10. As to actions—have you God’s visible glory at heart, and do you delight in doing whatever you can to honour Him? Those who love God will love to adorn and beautify His House. Are you conscious of having ever given up anything you liked, or of renouncing anything for God’s Sake? for it is a good sign when we deprive ourselves of something we care for on behalf of those we love. What have you ever given up for the Love of God?

Repent while you still have time~A meditation by St.Leonard of Port Maurice 

Sinners, the advice I want to give you will no doubt seem strange to you; but if you understand it well, it is, on the contrary, inspired by tender compassion toward you. I implore you on my knees, by the blood of Christ and by the Heart of Mary, change your life, come back to the road that leads to heaven, and do all you can to belong to the little number of those who are saved. If, instead of this, you want to continue walking on the road that leads to hell, at least find a way to erase your baptism. Woe to you if you take the Holy Name of Jesus Christ and the sacred character of the Christian engraved upon your soul into hell! Your chastisement will be all the greater. So do what I advise you to do: if you do not want to convert, go this very day and ask your pastor to erase your name from the baptismal register, so that there may not remain any remembrance of your ever having been a Christian; implore your Guardian Angel to erase from his book of graces the inspirations and aids he has given you on orders from God, for woe to you if he recalls them! Tell Our Lord to take back His faith, His baptism, His sacraments.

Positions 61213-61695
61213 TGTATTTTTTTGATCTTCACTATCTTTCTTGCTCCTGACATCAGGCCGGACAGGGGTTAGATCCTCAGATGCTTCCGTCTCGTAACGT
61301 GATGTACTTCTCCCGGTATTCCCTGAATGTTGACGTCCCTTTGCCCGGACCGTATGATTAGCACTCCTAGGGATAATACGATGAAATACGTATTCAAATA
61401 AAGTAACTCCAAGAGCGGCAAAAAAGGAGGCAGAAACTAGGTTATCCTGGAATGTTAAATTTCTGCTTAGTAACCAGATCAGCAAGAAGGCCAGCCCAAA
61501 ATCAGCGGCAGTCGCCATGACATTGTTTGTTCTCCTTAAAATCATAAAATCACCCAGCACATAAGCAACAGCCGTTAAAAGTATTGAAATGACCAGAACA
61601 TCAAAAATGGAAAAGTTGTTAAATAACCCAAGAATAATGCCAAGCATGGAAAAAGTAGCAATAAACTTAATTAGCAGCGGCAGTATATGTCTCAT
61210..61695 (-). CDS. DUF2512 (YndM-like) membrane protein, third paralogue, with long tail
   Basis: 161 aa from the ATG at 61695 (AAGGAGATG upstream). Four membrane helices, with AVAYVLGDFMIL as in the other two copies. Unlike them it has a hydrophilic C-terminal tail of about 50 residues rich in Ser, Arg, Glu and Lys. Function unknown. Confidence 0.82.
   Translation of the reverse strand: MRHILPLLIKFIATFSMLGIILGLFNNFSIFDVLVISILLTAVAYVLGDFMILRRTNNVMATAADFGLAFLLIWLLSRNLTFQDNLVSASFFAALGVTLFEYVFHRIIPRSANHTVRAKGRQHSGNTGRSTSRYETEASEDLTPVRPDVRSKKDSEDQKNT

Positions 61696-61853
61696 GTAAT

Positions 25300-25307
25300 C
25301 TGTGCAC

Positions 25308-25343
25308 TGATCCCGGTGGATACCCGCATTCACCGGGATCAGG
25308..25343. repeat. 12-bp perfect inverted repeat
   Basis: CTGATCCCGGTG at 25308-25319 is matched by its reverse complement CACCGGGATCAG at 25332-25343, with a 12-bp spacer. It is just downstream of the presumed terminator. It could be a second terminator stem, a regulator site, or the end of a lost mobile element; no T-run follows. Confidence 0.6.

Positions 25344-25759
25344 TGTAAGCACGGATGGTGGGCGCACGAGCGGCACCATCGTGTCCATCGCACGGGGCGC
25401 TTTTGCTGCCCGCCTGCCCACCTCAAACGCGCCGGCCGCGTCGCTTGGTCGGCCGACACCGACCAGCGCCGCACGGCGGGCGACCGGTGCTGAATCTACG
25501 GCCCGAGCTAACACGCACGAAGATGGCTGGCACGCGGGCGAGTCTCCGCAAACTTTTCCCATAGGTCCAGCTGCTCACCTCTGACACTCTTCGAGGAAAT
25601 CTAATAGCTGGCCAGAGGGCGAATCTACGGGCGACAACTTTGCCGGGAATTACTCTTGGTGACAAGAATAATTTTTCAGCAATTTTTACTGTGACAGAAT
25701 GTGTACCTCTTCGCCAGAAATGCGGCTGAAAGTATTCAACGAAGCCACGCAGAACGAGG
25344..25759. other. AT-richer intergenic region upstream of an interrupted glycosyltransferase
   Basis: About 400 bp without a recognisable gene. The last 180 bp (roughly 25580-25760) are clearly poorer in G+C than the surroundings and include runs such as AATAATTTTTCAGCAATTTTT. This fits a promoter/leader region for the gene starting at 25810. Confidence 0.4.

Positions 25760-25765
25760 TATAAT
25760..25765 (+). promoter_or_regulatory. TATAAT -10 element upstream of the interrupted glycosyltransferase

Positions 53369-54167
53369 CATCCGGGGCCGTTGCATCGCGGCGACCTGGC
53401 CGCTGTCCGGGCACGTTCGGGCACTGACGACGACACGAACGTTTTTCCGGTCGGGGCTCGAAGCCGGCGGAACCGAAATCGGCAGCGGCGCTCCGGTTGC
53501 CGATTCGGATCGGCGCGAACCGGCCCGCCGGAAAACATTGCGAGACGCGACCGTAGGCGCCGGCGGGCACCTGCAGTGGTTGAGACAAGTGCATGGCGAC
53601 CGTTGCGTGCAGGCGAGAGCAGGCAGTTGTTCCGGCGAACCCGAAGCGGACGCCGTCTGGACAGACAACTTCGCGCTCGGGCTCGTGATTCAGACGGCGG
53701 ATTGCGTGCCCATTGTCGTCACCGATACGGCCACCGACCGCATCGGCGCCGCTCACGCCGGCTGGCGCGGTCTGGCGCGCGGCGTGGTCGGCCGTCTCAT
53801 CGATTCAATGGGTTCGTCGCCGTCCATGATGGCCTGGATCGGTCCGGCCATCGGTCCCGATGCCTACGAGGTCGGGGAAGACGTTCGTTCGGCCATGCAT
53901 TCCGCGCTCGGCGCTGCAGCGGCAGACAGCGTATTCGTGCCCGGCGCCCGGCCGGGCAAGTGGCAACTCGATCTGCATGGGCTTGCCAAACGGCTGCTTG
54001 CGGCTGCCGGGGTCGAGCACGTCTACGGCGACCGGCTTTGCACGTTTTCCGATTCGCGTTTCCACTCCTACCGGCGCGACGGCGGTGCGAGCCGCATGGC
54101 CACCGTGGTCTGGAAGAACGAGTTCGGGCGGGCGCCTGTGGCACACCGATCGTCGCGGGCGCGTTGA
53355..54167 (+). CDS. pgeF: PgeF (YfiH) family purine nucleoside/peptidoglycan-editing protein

You are horror-struck at such a thought? Well then, cast yourself at the feet of Jesus Christ and say to Him, with tearful eyes and contrite heart: “Lord, I confess that up till now I have not lived as a Christian. I am not worthy to be numbered among Your elect. I recognize that I deserve to be damned; but Your mercy is great and, full of confidence in Your grace, I say to You that I want to save my soul, even if I have to sacrifice my fortune, my honor, my very life, as long as I am saved. If I have been unfaithful up to now, I repent, I deplore, I detest my infidelity, I ask You humbly to forgive me for it. Forgive me, good Jesus, and strengthen me also, that I may be saved. I ask You not for wealth, honor or prosperity; I ask you for one thing only, to save my soul.”

And You, O Jesus! What do You say? O Good Shepherd, see the stray sheep who returns to You; embrace this repentant sinner, bless his sighs and tears, or rather bless these people who are so well disposed and who want nothing but their salvation. Brothers, at the feet of Our Lord, let us protest that we want to save our soul, cost what it may. Let us all say to Him with tearful eyes, “Good Jesus, I want to save my soul,” O blessed tears, O blessed sighs!
~Saint Leonard of Port Maurice from a sermon

First Saturday Devotion


Tomorrow is First Saturday and if you start this devotion tomorrow (June 3rd)you will end in October the 100th Anniversary of the last apparition of Fatima and the anniversary of the Miracle of the Sun!Join the movement and honor Our Lady’s requests at Fatima and offer it for her intentions,for our country and for mercy for our depraved world!